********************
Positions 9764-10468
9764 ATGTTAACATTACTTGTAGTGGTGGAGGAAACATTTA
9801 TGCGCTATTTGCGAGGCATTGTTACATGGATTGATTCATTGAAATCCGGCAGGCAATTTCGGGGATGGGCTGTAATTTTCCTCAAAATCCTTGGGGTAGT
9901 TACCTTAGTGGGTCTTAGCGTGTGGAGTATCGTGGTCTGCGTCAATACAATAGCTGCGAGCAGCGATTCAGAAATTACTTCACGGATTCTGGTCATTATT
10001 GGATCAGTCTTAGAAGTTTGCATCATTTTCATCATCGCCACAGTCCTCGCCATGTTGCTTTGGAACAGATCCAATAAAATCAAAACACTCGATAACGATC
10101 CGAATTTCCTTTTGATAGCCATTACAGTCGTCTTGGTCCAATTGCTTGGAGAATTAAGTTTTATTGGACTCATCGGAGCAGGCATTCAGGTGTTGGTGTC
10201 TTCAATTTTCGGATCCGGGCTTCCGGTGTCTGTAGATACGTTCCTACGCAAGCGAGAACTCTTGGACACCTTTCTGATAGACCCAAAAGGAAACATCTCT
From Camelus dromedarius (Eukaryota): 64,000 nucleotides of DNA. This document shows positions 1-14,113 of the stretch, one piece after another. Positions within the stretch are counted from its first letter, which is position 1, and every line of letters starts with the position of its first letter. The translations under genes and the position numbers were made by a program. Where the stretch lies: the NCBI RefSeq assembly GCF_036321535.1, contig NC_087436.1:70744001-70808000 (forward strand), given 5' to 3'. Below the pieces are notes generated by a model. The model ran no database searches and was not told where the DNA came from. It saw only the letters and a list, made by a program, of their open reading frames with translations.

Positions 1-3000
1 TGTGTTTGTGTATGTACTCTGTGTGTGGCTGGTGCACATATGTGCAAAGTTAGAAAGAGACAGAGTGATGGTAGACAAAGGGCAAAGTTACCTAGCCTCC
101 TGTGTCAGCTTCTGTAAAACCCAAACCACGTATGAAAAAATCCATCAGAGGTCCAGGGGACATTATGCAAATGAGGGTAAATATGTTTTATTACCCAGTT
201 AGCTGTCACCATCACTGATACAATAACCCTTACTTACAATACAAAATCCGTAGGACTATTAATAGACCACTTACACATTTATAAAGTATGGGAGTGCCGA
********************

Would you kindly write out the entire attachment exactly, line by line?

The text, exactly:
Positions 9764-10468
9764 ATGTTAACATTACTTGTAGTGGTGGAGGAAACATTTA
9801 TGCGCTATTTGCGAGGCATTGTTACATGGATTGATTCATTGAAATCCGGCAGGCAATTTCGGGGATGGGCTGTAATTTTCCTCAAAATCCTTGGGGTAGT
9901 TACCTTAGTGGGTCTTAGCGTGTGGAGTATCGTGGTCTGCGTCAATACAATAGCTGCGAGCAGCGATTCAGAAATTACTTCACGGATTCTGGTCATTATT
10001 GGATCAGTCTTAGAAGTTTGCATCATTTTCATCATCGCCACAGTCCTCGCCATGTTGCTTTGGAACAGATCCAATAAAATCAAAACACTCGATAACGATC
10101 CGAATTTCCTTTTGATAGCCATTACAGTCGTCTTGGTCCAATTGCTTGGAGAATTAAGTTTTATTGGACTCATCGGAGCAGGCATTCAGGTGTTGGTGTC
10201 TTCAATTTTCGGATCCGGGCTTCCGGTGTCTGTAGATACGTTCCTACGCAAGCGAGAACTCTTGGACACCTTTCTGATAGACCCAAAAGGAAACATCTCT
From Camelus dromedarius (Eukaryota): 64,000 nucleotides of DNA. This document shows positions 1-14,113 of the stretch, one piece after another. Positions within the stretch are counted from its first letter, which is position 1, and every line of letters starts with the position of its first letter. The translations under genes and the position numbers were made by a program. Where the stretch lies: the NCBI RefSeq assembly GCF_036321535.1, contig NC_087436.1:70744001-70808000 (forward strand), given 5' to 3'. Below the pieces are notes generated by a model. The model ran no database searches and was not told where the DNA came from. It saw only the letters and a list, made by a program, of their open reading frames with translations.

Positions 1-3000
1 TGTGTTTGTGTATGTACTCTGTGTGTGGCTGGTGCACATATGTGCAAAGTTAGAAAGAGACAGAGTGATGGTAGACAAAGGGCAAAGTTACCTAGCCTCC
101 TGTGTCAGCTTCTGTAAAACCCAAACCACGTATGAAAAAATCCATCAGAGGTCCAGGGGACATTATGCAAATGAGGGTAAATATGTTTTATTACCCAGTT
201 AGCTGTCACCATCACTGATACAATAACCCTTACTTACAATACAAAATCCGTAGGACTATTAATAGACCACTTACACATTTATAAAGTATGGGAGTGCCGA